(Not pictured: Eric Meyer; probably off grabbing a Dole Whip (adult version) and a turkey leg).
Folks, the blog posts may not be as fast and furious (i.e., daily) as usual this week. That’s because, yes, I am vacationing with the family in Disney World.
If any burglar is reading this, well, “NERD!”
But, I’ll try to pump out a few posts between Space Mountain and the Country Bear Jamboree.
For example, here is a recent sixth circuit opinion involving an attendance policy that included a point system. Here’s how it worked:
- Employees do not have to justify an absence by presenting a doctor note
- Absences are work 0.5 to 1.5 depending on the circumstances
- Absences for leave under the Family and Medical Leave Act (FMLA) do not accrue points.
- Progressive discipline is imposed at various thresholds along the point system, and once an employee accumulates 11 or more points, he is terminated.
- 1 full point reduction for each rolling 30-day perfect-attendance period.
- Vacations, Bereavement, Jury Duty, Military Duty, Union Leave and Holidays will count toward the 30 days all other excused absences (including FMLA) will not be included.
Does this ‘no fault’ attendance policy violate the FMLA?
The lower court said no. The Sixht Circuit Court of appeals disagreed:
The plain language of the FMLA is clear. At the expiration of the employee’s leave period, she must be reinstated to her position or to a position equivalent in pay, benefits, and other terms and conditions of employment.” Therefore, denying a valuable term or condition of employment to an employee taking FMLA leave interferes with the right to take that leave. Put differently, attaching negative consequences to the exercise of protected rights surely `tends to chill’ an employee’s willingness to exercise those rights. Resetting [the] perfect-attendance clock every time [an employee takes] FMLA leave effectively denie[s] the flexibility of the no-fault attendance policy that every other employee not taking FMLA leave enjoyed.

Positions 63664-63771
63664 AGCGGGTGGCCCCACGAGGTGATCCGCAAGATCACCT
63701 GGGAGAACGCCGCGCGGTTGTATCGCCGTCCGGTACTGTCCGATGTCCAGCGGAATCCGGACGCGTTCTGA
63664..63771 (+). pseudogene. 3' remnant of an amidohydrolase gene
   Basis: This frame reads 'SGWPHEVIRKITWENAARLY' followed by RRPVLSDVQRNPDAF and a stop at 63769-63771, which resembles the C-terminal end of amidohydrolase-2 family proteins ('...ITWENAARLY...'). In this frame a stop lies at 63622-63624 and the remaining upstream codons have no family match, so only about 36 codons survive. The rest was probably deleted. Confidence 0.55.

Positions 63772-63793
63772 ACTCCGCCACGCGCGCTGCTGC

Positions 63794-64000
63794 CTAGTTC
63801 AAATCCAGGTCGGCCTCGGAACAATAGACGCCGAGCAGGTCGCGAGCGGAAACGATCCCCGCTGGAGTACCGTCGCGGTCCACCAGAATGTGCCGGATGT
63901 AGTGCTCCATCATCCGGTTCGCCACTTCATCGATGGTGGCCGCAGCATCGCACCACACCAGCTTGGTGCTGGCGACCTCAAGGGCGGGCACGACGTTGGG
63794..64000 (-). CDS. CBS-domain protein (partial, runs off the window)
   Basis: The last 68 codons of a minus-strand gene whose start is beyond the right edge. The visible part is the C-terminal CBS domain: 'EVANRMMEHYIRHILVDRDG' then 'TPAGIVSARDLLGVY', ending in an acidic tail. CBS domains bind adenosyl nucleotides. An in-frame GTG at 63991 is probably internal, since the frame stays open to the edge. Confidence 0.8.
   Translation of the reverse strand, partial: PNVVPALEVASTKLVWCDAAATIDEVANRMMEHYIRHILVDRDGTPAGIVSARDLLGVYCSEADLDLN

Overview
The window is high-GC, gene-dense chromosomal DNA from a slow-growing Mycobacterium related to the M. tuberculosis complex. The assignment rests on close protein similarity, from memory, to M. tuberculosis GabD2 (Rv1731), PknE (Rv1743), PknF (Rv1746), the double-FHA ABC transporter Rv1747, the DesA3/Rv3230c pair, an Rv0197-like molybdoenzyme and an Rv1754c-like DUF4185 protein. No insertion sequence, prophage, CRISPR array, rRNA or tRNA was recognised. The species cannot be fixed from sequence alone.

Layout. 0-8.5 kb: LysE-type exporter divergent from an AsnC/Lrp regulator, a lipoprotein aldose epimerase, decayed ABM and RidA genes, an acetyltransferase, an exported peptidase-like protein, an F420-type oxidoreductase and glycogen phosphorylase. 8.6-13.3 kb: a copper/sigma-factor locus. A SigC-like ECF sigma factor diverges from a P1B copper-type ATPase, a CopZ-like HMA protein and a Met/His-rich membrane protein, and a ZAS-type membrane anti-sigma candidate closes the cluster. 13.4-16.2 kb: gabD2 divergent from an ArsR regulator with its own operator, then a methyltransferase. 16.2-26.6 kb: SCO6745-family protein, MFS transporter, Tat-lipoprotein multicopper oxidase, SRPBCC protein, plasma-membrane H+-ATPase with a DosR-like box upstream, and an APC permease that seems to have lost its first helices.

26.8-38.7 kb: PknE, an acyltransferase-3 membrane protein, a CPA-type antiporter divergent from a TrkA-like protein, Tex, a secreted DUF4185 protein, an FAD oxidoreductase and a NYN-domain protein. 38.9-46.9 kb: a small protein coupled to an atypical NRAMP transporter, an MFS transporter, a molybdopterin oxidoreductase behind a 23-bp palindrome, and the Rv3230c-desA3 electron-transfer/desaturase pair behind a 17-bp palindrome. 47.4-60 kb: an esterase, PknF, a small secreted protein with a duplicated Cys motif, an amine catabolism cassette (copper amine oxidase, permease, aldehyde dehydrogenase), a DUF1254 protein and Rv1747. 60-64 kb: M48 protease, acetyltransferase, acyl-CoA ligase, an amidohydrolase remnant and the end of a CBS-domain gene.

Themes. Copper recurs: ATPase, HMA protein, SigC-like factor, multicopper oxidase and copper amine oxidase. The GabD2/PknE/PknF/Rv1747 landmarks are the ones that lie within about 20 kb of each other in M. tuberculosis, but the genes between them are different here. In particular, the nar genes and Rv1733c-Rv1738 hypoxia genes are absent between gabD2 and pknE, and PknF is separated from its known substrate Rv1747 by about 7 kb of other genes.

Consequently, a policy like this one prejudices employees taking FMLA because their ability to remain employed may hinge on not taking FMLA leave (as opposed to other forms of leave).
While you don’t have to place employees who take FMLA on a pedestal, if you have one of these ‘no fault’ attendance policies please make sure that it doesn’t effectively penalize employees for taking leave under the FMLA.